If you ask, you’ll be told, “Oh, New Zealand is more like Canada; Australia is more like the United States.” While that may be true, politically and geographically speaking, there is one major difference — no Canadian I know dislikes Americans as much as some New Zealanders dislike their Aussie neighbors to the North. But here’s a quick comparison of the two countries — apart from the rivalry.
As a tourist, the biggest factor in deciding whether to like New Zealand over Australia has nothing to do with humans but rather to do with the native animals. As the resident New Zealander, whom I met on a double-decker bus in Rome, said, “You should visit New Zealand because there is nothing that will bite, sting or kill you in New Zealand.”
He’s right. And I am glad we took is advice. My husband and I just completed a 14-day cruise that took us on an extensive cruise ship tour around New Zealand, beginning in Auckland and ending in the Fjordland sounds. From there we traveled up to the eastern shore of Australia.
In New Zealand, a human can walk anywhere, at anytime and not worry about an animal attack, while Australia is home to some of the world’s most deadly predators. In fact, Australia is home to the top 6 most venomous snakes in the world like the taipan and the brown snake (see these live at Sydney’s Wildlife World on Darling Harbour), the tiny yet deadly red-backed spider, the furry funnel-web spider, the massive saltwater crocodile, and wild dogs or dingoes (so much a problem they necessitated the longest manmade structure in the world – a wire fence 3,500 miles long engineered to keep domestic cattle safe from voracious wild dogs). And if a visitor ventures into Australian waters, they run the risk of bumping into one third of the world’s species of sharks, including 25-foot Great Whites, the fiercest and most terrifying predators of the world’s oceans. But back to our human issues.
It was uncomfortable and mystifying to hear the animosity in our New Zealand taxi driver (David’s) voice when we accidentally identified his accent as Australian. He quickly, and with great vehemence, corrected our error informing us that he was a “Kiwi” not a “bloody” Aussie. As a visitor, I liked both nationalities just fine.
I asked him about the term, “fair dinkum.” “Just an Aussie bullshit line,” he said. “It usually follows a story that an Aussie wants you to believe.” Instead of fair dinkum, you might hear an Aussie end his or her story with, “true story,” as though they are used to being doubted. And perhaps they are. At least by New Zealanders.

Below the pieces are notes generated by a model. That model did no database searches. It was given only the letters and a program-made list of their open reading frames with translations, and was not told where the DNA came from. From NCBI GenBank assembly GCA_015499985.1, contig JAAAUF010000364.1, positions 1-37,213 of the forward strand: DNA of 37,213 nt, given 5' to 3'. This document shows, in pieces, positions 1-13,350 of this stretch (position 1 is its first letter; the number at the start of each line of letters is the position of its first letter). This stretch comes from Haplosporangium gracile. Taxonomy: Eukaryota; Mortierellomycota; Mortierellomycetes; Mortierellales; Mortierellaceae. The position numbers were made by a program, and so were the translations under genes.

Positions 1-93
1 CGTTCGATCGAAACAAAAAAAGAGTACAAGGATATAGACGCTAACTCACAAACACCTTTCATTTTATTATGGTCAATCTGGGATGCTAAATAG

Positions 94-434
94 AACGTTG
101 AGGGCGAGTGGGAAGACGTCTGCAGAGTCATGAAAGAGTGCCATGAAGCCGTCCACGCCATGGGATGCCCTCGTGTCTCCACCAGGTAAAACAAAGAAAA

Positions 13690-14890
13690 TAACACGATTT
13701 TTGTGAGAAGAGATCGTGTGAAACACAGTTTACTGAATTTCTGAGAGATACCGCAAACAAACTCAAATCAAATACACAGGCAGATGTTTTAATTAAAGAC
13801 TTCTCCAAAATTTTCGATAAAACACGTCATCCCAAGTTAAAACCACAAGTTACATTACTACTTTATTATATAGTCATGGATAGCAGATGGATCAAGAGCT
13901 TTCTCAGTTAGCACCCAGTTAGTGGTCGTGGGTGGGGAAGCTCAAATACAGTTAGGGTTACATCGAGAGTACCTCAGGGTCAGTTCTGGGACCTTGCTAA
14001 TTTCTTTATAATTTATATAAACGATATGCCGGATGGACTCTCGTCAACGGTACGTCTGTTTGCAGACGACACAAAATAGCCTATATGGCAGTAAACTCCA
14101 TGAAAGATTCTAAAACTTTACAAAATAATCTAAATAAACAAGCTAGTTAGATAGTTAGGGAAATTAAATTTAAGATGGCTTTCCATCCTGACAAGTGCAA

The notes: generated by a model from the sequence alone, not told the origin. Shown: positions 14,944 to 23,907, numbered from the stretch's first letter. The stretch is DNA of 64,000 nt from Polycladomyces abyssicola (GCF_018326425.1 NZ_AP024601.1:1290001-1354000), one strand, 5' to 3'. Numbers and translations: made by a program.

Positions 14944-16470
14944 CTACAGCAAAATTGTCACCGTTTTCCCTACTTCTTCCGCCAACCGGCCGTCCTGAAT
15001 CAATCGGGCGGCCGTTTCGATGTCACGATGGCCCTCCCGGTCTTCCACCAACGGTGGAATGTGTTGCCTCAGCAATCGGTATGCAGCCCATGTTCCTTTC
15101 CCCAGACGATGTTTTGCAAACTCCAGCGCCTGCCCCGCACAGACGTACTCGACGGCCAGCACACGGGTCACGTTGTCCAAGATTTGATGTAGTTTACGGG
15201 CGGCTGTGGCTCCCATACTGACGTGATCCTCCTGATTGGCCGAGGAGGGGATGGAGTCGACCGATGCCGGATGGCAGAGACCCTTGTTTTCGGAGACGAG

But back to the tourist attractions.
New Zealand is home to the world’s southernmost winery (Black Ridge Wines), but Australia has camel races across the desert. New Zealand has the fiordlands of the Southern Island, while Australia’s northeastern coast is home to the magnificent Great Barrier Reef which covers 120-thousand square miles.
Here are some factors you may want to consider when deciding between New Zealand and Australia as vacation travel destinations. Or do what my husband and I did and take a cruise around both countries: safe, secure and absolutely delightful.
Travel the curvy roads of New Zealand through mountainous emerald terrain, and never run out of signs of civilization, or trek across the hot barren Australian Outback, 2000 kilometers between Perth and Sydney, and rarely run into another living thing, except maybe a triple-trailer transport truck.
Australia has cornered the market on camels, playing host to 500-thousand of the gangly imported beasts, while New Zealand boasts of being home to the endangered Kiwi, a bird with feathers more like a cat’s fur.
Australia has a bronze boar out front of a Sydney hospital that, if you rub his nose, will bring you good luck. New Zealand was just lucky in being the chosen location for Peter Jackson’s hugely successful Lord of the Rings movies. (Many tours like the Flat Earth and the Trails of Middle Earth are available that will take you to old film shooting locations like Hobbiton and Lothlorien.)
New Zealand plays host to the world’s only Antarctic Interactive Centre, compete with a fabricated Antarctic winter storm; Australia has the Sydney Opera House, and the huge Powerhouse Museum, currently hosting a tribute to the late Princess Diana (this one deserved its own blog entry).
Whichever country you choose to explore, give yourself plenty of time; we found 14 days a ridiculously short time to visit even just a couple of the cities on our itinerary, let alone, BOTH countries.